Summer Family Specialties

Since it’s a time for family reunions, picnics and barbecues (and Labor Day is just around the corner), it seems like a good time to trade our favorite summer recipes.

potluckfood

An old favorite of mine is 7-layer dip. There are many versions; here is one:

Ingredients:

1 (15-ounce) can refried beans
¼ cup water
1 teaspoon olive oil
1 teaspoon chili powder
¼ teaspoon ground cumin
Salt, to taste
4 ounces cheddar or Monterey Jack cheese, shredded
1 jalapeño pepper, seeds and membrane removed, finely chopped
2 avocados, mashed
1 tomato, seeds and juices removed, finely chopped
1 cup sour cream
1 (2.25-ounce) can sliced black olives

I would add a bunch of green onions, cut into rounds

1. Place the refried beans in a medium saute pan or in a cast iron skillet over medium-low heat. Stir in the water, olive oil, chili powder, cumin and salt, stirring until combined. Once the beans are hot and bubbly, spread them over the bottom of a 9-inch pie plate (or other serving dish). Immediately sprinkle the cheese over the beans.

2. Layer on the jalapeño, avocado, tomato, sour cream, black olives and green onions.

3. Serve immediately with tortilla chips.

Here is another, the Pioneer Woman’s Mexican Layer Dip:  http://thepioneerwoman.com/cooking/mexican-layer-dip/

7-layer-dip-recipe-3

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30 Responses to Summer Family Specialties

  1. Menagerie says:

    Grandmother’s lemonade. Depending on the size of the lemons, squeeze 10-12 lemons to make one gallon. I like the pulp in my lemonade. Heat 2-3 cups sugar with enough water to dissolve. After it cools add to lemon juice with enough water to make a gallon.

    I find that lemons vary in tartness, so check the sweetness before adding cold water to make the gallon. I also like to add frozen lemon and lime slices to the jar, and sometimes I add frozen strawberries too.

    This drink is most excellent with a nip of Jack added. As are almost all liquids.

    Liked by 10 people

  2. nyetneetot says:

    Azarbaychan Salati (Azerbaijan Salad)
    3 large tomatoes, diced
    1 cucumber, peeled and diced small
    3 sweet Italian peppers, diced small (substitute bell peppers if desired)
    3 tablespoons olive oil
    Juice of 1 lemon
    1 bunch scallions, finely chopped
    Salt and pepper to taste

    Place the tomatoes, cucumber and peppers in a serving dish. Mix together the olive oil, lemon juice and scallions to form a dressing, and season with salt and pepper to taste. Toss the salad with the dressing and serve.

    Grilled Trout With Tarragon And Cilantro Walnut Sauce
    1 trout, cleaned and slit down the belly
    Salt and pepper
    1 tablespoon minced scallion
    4 to 5 thin slices lemon
    1 large sprig fresh tarragon
    Olive, sunflower or canola oil
    Georgian Cilantro Walnut Sauce (recipe below)

    Heat a charcoal or gas grill to medium heat. Lightly salt and pepper the insides of the trout and place the scallion, lemon slices and tarragon in the cavity. Rub the skin of the trout liberally with oil to keep it from sticking to the grill, then cook the fish over a hot fire for about 5 minutes per side, or until the skin is browned and the flesh begins to flake. Serve with Cilantro Walnut Sauce.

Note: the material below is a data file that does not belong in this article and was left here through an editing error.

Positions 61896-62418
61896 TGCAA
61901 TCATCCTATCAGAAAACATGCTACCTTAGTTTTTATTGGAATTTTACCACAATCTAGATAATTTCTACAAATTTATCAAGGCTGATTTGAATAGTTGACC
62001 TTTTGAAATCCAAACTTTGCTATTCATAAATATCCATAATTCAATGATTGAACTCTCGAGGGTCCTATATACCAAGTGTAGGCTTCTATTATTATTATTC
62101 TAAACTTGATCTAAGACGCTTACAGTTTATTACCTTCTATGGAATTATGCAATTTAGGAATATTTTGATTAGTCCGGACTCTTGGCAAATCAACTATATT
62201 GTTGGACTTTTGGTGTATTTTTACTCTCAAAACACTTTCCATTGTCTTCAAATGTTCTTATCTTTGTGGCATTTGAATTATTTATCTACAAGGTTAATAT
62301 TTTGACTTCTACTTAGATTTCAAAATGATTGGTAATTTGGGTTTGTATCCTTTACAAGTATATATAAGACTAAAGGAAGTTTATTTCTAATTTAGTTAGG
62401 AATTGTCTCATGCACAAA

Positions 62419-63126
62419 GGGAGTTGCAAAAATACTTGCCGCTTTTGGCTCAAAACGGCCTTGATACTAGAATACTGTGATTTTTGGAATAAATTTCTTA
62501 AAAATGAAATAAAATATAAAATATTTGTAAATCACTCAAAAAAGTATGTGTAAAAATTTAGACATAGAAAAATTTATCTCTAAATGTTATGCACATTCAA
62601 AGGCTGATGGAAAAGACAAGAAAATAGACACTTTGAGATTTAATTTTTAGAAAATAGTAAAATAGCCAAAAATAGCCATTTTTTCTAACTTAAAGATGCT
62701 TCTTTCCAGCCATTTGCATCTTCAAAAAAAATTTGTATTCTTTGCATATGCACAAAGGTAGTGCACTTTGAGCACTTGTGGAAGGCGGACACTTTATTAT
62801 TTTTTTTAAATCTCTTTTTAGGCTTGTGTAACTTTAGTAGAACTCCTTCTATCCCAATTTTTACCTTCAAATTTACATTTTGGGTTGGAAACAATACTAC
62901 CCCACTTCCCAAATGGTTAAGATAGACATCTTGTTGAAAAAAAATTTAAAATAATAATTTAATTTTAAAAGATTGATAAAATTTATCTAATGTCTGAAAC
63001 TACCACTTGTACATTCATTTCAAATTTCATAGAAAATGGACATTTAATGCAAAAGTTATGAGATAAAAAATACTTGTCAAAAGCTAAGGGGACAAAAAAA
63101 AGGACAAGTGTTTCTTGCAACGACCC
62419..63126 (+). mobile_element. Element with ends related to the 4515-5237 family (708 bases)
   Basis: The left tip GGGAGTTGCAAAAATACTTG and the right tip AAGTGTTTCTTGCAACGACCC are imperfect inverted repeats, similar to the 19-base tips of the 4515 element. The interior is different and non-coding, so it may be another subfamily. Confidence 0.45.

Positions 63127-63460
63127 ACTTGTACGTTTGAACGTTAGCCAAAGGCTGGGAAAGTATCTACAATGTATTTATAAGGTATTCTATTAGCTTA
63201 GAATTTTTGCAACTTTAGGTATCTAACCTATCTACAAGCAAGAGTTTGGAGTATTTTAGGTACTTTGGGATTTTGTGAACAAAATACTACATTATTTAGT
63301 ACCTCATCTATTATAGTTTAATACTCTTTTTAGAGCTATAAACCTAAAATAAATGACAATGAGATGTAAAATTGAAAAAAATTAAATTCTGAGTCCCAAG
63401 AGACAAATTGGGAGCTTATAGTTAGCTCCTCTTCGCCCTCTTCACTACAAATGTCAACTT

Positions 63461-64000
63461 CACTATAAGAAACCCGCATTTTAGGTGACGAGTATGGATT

Kindzis Satsebela (Georgian Cilantro Walnut Sauce)
    2 ounces apricot fruit leather*
    1/4 cup boiling water
    1/2 cup shelled walnuts
    4 garlic cloves, peeled
    1 1/2 cups finely chopped cilantro
    1 1/2 cups finely chopped mixed herbs (parsley, dill, basil and tarragon)
    1/2 cup finely chopped scallions
    1/4 cup lemon juice
    1 1/2 teaspoons salt
    Pinch black pepper
    Dash cayenne
    1 cup walnut oil

    Dice the apricot leather into small bits, place in a dish and pour the boiling water over it. Let sit until softened, then stir until a puree is formed.

    Place the walnuts and garlic in a food processor and pulse until finely ground (do not over mix). Add the apricot puree, and the herbs, scallions, lemon juice, salt, pepper and cayenne and pulse to combine. With the motor running, add the walnut oil in a stream until it forms a thick sauce.

    *These dried fruit-based snacks are widely available; try to find a natural version without added sweeteners.

    Liked by 7 people

    • stella says:

      ALL of this sounds delicious! I love tarragon with fish (great with salmon).

      Liked by 3 people

      • nyetneetot says:

        Mrs. Nyet cooks this way often. The last time I had what would be considered American food at home was three years ago, and I made it.

        Liked by 1 person

        • stella says:

          It’s Russian/American. I make vegetable mixtures like this – cooked or raw – all the time. The other day I made summer squash and eggplant with onions, peppers, and fresh tomatoes. And (as I said) I love fish with tarragon, and cook salmon with white wine and tarragon all the time.

          Liked by 3 people

          • nyetneetot says:

            We just finished off a salmon. She’s been using coconut oil with the fish this last year. She says it cut’s down on the odor. I think if the fish is fresh, there is very little odor. Personally, I suspect the fact we quit smoking 8 months ago has something to do with her noticing an odor to the fish now. It wasn’t a problem for the 10 years prior.

            Liked by 2 people

          • TwoLaine says:

            I had a friend who brought me a small bottle French wine preserves (jelly) from a trip to France once. I cooked my salmon with it on top. OMG, delicious! I love salmon and experimenting with it.

            I enjoy experimenting with all kinds of preserves in cooking, as well as alcohol. Throw a little whiskey in your gravy once in awhile. Good stuff. 😉

            Liked by 3 people

            • stella says:

              I brown salmon fillets, seasoned with salt, pepper, and dried tarragon, in olive oil, then add white wine to the pan, and cover to finish cooking. Remove the fish when cooked (still a bit pink in the center), then reduce the liquid left in the pan to make a sauce.

              Liked by 2 people

    • stella says:

      I love that kind of salad. I’m not very fond of lettuce, to tell the truth. I made cucumber and red onion in red wine vinegar (w/salt and pepper) yesterday, and think I’ll have that with tomatoes today.